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TMCH extends Trademark Claims indefinitely, kinda

Kevin Murphy, December 11, 2013, Domain Services

The Trademark Clearinghouse is to give the intellectual property lobby something that it’s been crying out for for years — an indefinite extension of parts of the Trademark Claims service.

And it’s going to be free.

Trademark Claims is a mandatory service for all new gTLD operators, sending pre-registration warnings to registrants and post-registration alerts to mark owners whenever a domain matching a trademark is registered.

But it only runs for 90 days, per the ICANN new gTLD contracts, which TMCH project director Jan Corstens said is IP owners’ “number one complaint” about the system.

So the TMCH is going to extend the post-registration alerts half of the service indefinitely.

When the first new gTLDs officially end their Claims periods next year, the TMCH will continue to send out alerts to mark owners (or, in 90% of cases, their registrar “agents”) when matching domains are registered.

Would-be registrants will only receive their pre-registration warnings for the original 90-day period.

Corstens said that the pre-registration side of Claims would only be possible with the cooperation of registries and registrars, and that there’s a lot of reluctance to help out.

“A lot of them are not really interested in doing that,” he said. “I understand it takes work, and I understand they think it could demotivate potential registrants.”

Trademark owners that have directly registered with the Clearinghouse, rather than going through an agent, will get the extended service for no added charge.

However, Corstens made it clear that the TMCH is not trying to compete with registrars — such as MarkMonitor and Melbourne IT — that already offer zone file monitoring services to trademark owners.

“We know the market exists,” he said. “It’s not our intention to become a monopoly. We will deliver it to them, of course, and assume they can integrate with it.”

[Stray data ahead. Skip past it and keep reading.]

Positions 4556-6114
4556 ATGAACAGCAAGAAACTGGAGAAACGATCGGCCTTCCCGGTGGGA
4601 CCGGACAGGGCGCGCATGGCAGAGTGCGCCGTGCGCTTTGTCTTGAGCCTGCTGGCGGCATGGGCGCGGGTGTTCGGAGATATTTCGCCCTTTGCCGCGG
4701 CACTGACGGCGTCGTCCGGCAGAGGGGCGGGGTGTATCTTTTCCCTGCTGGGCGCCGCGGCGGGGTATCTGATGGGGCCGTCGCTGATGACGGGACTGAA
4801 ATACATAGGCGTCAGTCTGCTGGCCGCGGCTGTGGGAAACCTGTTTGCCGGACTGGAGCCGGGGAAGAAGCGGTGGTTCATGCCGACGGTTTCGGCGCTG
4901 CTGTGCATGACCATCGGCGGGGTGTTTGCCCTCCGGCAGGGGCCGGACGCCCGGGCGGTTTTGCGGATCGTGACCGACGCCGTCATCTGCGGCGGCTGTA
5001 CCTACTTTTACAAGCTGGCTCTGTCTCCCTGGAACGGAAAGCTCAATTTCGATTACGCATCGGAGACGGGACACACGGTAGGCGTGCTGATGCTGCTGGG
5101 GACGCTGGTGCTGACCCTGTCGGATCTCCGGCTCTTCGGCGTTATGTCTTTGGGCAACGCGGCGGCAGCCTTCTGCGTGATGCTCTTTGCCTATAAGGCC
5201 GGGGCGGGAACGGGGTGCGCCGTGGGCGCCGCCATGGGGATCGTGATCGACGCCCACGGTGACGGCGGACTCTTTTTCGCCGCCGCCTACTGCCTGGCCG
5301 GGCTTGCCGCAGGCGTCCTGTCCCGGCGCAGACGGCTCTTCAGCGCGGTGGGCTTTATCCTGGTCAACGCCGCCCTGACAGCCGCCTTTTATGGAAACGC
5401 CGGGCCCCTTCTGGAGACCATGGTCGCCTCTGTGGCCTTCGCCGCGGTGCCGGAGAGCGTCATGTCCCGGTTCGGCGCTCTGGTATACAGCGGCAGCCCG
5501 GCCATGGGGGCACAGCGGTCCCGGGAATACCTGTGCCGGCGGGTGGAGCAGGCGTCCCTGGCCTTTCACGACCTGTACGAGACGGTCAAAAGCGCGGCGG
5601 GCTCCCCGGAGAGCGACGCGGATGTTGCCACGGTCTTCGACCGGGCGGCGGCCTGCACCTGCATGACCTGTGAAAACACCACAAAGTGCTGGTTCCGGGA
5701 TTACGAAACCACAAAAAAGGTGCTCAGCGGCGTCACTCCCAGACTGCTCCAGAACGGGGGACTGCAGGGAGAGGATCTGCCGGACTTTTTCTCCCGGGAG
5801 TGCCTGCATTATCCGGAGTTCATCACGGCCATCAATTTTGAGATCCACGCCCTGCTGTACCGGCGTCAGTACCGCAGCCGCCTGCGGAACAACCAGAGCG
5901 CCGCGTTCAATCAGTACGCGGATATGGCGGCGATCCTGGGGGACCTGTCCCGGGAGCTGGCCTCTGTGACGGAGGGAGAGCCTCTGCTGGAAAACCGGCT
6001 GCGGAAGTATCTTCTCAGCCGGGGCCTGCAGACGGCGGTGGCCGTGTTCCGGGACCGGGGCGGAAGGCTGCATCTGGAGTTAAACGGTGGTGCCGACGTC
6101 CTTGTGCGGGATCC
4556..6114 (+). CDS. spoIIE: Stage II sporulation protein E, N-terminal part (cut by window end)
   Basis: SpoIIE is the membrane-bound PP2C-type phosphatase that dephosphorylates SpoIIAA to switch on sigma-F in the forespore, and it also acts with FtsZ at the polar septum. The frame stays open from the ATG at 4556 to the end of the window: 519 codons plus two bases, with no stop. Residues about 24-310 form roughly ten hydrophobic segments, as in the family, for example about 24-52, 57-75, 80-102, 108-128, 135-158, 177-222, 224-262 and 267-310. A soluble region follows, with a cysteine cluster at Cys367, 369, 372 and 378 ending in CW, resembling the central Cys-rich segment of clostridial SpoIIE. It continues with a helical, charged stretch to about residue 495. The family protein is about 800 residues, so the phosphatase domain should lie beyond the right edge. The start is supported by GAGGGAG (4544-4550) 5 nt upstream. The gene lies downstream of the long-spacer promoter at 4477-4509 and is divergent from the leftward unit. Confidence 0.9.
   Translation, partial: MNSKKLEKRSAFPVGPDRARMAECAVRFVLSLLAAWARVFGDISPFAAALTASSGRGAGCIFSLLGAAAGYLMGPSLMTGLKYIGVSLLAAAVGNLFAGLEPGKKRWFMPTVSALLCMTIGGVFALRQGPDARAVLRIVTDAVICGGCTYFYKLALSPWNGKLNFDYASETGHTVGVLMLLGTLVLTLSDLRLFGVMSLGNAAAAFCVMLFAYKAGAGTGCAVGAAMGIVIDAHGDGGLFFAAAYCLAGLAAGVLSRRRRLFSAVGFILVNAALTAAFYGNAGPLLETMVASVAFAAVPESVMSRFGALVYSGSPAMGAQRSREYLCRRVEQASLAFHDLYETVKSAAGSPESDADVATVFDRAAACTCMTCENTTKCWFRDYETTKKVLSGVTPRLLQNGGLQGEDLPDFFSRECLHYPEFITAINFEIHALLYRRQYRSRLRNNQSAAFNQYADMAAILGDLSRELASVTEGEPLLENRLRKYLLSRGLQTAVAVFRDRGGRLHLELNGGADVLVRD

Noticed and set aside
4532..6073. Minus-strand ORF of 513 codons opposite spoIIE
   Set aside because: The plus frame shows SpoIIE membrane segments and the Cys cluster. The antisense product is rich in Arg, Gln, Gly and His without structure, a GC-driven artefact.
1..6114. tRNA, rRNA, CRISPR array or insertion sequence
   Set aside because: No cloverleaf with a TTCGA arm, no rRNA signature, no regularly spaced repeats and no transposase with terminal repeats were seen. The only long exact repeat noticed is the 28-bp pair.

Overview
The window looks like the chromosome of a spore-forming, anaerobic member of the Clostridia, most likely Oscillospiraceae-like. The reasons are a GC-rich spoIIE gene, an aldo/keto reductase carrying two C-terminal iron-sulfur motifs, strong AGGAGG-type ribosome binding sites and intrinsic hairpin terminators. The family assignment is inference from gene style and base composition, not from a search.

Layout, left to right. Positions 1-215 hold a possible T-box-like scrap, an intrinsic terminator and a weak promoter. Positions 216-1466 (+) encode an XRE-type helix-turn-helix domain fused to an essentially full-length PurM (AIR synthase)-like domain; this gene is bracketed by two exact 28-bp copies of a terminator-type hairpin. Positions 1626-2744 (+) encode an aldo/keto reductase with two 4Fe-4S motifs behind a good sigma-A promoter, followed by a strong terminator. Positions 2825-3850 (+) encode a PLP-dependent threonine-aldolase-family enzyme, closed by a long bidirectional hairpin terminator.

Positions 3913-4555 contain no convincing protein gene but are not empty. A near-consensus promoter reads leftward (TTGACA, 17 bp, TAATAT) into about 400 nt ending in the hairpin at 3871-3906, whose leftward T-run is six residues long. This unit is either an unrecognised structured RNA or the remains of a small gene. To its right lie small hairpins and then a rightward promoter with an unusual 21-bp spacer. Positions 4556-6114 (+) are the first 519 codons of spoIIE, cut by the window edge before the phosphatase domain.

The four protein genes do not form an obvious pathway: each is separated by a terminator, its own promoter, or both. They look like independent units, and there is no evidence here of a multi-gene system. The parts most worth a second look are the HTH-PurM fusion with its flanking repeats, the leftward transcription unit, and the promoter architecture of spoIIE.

Agents will be able to plug the service into their existing products if they wish, he said.

There are a few initial limitations with the new TMCH service such that its registrar agents may not find it particularly labor-saving.

First, only domains that exactly match labels in the Clearinghouse will generate alerts.

By contrast, brand-monitoring registrars typically generate alerts when the trademark is a substring of the domain. To carry on doing this they’ll need to carry on monitoring zone files anyway.

Second, the TMCH service only currently covers new gTLDs applied for in the 2012 round. It doesn’t cover .com, for example, or any other legacy gTLD.

Corstens said both of these limitations may be addressed in future releases. The first Trademark Claims period isn’t due to end until March, so there’s time to make changes, he said.

He added that he hopes the extension of Claims will lead to an uptick in the the number of trademarks being registered in the TMCH. Currently there are about 20,000.

Almost 15,000 trademarks registered in TMCH

Kevin Murphy, November 4, 2013, Domain Services

The new gTLD program’s Trademark Clearinghouse has almost 15,000 trademarks registered, according to a spokesperson.

We’re told today that there’s an average of about two labels for each registered mark, and that about half of all the marks have been registered for multiple years.

The TMCH offers registrations for one, three or five years.

Trademarks in non-Latin scripts currently account for just 3% (so roughly 450) of the registrations, which may be a cause for concern given that IDNs gTLDs will be many of the first to launch Sunrise periods.

The TMCH spokesperson added that registrations of “previously abused labels”, under what we used to call the Trademark+50 policy, are currently “low” because the service was only recently launched.